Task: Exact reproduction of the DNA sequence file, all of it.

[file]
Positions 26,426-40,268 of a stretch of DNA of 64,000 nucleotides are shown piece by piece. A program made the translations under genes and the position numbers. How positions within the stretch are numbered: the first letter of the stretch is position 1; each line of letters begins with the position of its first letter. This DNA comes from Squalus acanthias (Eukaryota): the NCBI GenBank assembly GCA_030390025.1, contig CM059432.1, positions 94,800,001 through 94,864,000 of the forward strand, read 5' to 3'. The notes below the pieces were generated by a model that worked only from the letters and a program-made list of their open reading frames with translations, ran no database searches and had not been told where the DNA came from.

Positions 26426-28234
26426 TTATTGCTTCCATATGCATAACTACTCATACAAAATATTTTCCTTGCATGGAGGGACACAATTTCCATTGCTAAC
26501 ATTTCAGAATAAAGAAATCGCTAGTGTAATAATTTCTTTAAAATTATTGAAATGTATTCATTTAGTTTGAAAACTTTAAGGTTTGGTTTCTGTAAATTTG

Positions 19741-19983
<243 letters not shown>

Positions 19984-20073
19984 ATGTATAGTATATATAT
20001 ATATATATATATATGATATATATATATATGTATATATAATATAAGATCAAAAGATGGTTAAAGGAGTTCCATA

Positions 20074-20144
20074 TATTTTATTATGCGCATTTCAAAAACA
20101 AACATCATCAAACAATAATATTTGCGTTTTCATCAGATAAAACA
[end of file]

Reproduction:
Positions 26,426-40,268 of a stretch of DNA of 64,000 nucleotides are shown piece by piece. A program made the translations under genes and the position numbers. How positions within the stretch are numbered: the first letter of the stretch is position 1; each line of letters begins with the position of its first letter. This DNA comes from Squalus acanthias (Eukaryota): the NCBI GenBank assembly GCA_030390025.1, contig CM059432.1, positions 94,800,001 through 94,864,000 of the forward strand, read 5' to 3'. The notes below the pieces were generated by a model that worked only from the letters and a program-made list of their open reading frames with translations, ran no database searches and had not been told where the DNA came from.

Positions 26426-28234
26426 TTATTGCTTCCATATGCATAACTACTCATACAAAATATTTTCCTTGCATGGAGGGACACAATTTCCATTGCTAAC
26501 ATTTCAGAATAAAGAAATCGCTAGTGTAATAATTTCTTTAAAATTATTGAAATGTATTCATTTAGTTTGAAAACTTTAAGGTTTGGTTTCTGTAAATTTG

Positions 19741-19983
<243 letters not shown>

Positions 19984-20073
19984 ATGTATAGTATATATAT
20001 ATATATATATATATGATATATATATATATGTATATATAATATAAGATCAAAAGATGGTTAAAGGAGTTCCATA

Positions 20074-20144
20074 TATTTTATTATGCGCATTTCAAAAACA
20101 AACATCATCAAACAATAATATTTGCGTTTTCATCAGATAAAACA